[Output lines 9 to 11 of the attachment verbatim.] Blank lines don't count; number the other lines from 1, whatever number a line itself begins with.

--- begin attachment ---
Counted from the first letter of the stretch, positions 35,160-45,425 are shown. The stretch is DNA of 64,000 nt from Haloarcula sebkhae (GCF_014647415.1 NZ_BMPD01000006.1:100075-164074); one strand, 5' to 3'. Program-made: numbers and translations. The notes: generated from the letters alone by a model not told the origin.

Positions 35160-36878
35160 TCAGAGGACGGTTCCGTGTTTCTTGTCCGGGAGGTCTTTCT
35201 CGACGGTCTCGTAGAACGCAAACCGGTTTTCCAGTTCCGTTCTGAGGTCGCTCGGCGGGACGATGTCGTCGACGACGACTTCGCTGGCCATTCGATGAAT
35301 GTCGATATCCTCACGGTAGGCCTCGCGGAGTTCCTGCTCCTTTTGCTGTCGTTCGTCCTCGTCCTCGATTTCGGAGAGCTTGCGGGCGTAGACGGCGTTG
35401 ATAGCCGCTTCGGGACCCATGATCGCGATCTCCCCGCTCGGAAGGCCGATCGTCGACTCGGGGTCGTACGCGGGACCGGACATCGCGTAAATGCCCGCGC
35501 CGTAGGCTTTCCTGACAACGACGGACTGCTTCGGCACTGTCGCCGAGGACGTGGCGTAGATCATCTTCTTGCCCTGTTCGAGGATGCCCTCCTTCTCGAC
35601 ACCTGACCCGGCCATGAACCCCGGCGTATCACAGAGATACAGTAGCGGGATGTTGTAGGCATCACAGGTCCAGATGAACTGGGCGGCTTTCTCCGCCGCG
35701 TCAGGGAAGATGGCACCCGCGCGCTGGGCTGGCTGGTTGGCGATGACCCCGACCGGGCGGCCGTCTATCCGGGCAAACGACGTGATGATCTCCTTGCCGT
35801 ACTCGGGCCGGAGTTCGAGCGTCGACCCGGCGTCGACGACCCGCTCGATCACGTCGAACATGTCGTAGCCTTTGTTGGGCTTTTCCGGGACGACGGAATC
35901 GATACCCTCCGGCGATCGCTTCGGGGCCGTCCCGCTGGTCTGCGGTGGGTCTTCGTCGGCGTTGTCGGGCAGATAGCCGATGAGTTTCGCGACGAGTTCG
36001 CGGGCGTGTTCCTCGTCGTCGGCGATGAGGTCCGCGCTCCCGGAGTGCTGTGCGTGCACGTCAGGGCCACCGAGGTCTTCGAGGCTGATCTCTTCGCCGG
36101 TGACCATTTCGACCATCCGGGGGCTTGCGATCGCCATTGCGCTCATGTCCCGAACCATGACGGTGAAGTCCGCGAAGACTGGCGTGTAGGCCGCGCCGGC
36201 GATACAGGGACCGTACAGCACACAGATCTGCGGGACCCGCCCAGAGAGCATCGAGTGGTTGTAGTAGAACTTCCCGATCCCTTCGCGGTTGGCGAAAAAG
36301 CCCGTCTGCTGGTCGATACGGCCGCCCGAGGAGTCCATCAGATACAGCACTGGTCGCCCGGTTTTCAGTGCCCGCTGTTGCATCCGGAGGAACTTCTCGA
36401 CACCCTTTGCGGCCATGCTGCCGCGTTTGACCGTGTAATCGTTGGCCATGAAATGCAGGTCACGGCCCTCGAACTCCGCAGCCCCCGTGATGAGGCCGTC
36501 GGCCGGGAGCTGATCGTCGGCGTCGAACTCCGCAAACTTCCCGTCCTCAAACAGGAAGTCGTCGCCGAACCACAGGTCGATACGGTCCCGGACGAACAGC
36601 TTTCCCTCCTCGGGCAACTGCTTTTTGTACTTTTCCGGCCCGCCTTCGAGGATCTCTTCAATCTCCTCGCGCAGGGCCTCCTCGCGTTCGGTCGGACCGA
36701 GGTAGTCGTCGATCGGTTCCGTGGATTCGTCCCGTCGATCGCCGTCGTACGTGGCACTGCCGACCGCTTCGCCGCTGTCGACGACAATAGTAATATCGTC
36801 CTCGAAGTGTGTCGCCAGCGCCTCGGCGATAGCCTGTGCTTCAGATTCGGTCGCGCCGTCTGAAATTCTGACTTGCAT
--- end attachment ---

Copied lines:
35701 TCAGGGAAGATGGCACCCGCGCGCTGGGCTGGCTGGTTGGCGATGACCCCGACCGGGCGGCCGTCTATCCGGGCAAACGACGTGATGATCTCCTTGCCGT
35801 ACTCGGGCCGGAGTTCGAGCGTCGACCCGGCGTCGACGACCCGCTCGATCACGTCGAACATGTCGTAGCCTTTGTTGGGCTTTTCCGGGACGACGGAATC
35901 GATACCCTCCGGCGATCGCTTCGGGGCCGTCCCGCTGGTCTGCGGTGGGTCTTCGTCGGCGTTGTCGGGCAGATAGCCGATGAGTTTCGCGACGAGTTCG